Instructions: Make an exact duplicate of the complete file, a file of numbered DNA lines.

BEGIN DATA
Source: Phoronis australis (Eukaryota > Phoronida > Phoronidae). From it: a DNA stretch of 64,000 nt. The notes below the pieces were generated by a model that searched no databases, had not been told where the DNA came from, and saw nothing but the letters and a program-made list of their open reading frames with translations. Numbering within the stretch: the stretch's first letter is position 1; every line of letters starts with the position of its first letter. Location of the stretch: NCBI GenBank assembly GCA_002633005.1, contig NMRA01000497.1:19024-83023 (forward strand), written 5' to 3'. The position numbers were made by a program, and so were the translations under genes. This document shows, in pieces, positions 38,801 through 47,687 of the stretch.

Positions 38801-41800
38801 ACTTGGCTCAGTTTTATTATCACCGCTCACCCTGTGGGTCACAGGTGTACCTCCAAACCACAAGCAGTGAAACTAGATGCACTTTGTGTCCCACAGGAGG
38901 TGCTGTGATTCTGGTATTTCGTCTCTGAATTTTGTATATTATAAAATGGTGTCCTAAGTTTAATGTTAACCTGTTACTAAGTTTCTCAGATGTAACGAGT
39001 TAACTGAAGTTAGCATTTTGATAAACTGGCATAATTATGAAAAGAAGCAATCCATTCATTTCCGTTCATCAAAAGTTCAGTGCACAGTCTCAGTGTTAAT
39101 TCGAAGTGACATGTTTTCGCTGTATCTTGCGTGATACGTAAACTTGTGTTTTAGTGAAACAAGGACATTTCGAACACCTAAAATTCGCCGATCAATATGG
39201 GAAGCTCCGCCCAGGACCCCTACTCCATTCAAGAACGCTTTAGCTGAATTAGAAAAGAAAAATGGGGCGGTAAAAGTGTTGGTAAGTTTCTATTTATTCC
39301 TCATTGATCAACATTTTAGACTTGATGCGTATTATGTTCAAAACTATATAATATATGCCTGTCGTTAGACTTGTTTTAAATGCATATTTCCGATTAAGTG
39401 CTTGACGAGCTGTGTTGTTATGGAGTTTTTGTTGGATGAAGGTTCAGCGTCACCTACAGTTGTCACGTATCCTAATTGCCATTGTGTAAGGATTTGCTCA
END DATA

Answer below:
Source: Phoronis australis (Eukaryota > Phoronida > Phoronidae). From it: a DNA stretch of 64,000 nt. The notes below the pieces were generated by a model that searched no databases, had not been told where the DNA came from, and saw nothing but the letters and a program-made list of their open reading frames with translations. Numbering within the stretch: the stretch's first letter is position 1; every line of letters starts with the position of its first letter. Location of the stretch: NCBI GenBank assembly GCA_002633005.1, contig NMRA01000497.1:19024-83023 (forward strand), written 5' to 3'. The position numbers were made by a program, and so were the translations under genes. This document shows, in pieces, positions 38,801 through 47,687 of the stretch.

Positions 38801-41800
38801 ACTTGGCTCAGTTTTATTATCACCGCTCACCCTGTGGGTCACAGGTGTACCTCCAAACCACAAGCAGTGAAACTAGATGCACTTTGTGTCCCACAGGAGG
38901 TGCTGTGATTCTGGTATTTCGTCTCTGAATTTTGTATATTATAAAATGGTGTCCTAAGTTTAATGTTAACCTGTTACTAAGTTTCTCAGATGTAACGAGT
39001 TAACTGAAGTTAGCATTTTGATAAACTGGCATAATTATGAAAAGAAGCAATCCATTCATTTCCGTTCATCAAAAGTTCAGTGCACAGTCTCAGTGTTAAT
39101 TCGAAGTGACATGTTTTCGCTGTATCTTGCGTGATACGTAAACTTGTGTTTTAGTGAAACAAGGACATTTCGAACACCTAAAATTCGCCGATCAATATGG
39201 GAAGCTCCGCCCAGGACCCCTACTCCATTCAAGAACGCTTTAGCTGAATTAGAAAAGAAAAATGGGGCGGTAAAAGTGTTGGTAAGTTTCTATTTATTCC
39301 TCATTGATCAACATTTTAGACTTGATGCGTATTATGTTCAAAACTATATAATATATGCCTGTCGTTAGACTTGTTTTAAATGCATATTTCCGATTAAGTG
39401 CTTGACGAGCTGTGTTGTTATGGAGTTTTTGTTGGATGAAGGTTCAGCGTCACCTACAGTTGTCACGTATCCTAATTGCCATTGTGTAAGGATTTGCTCA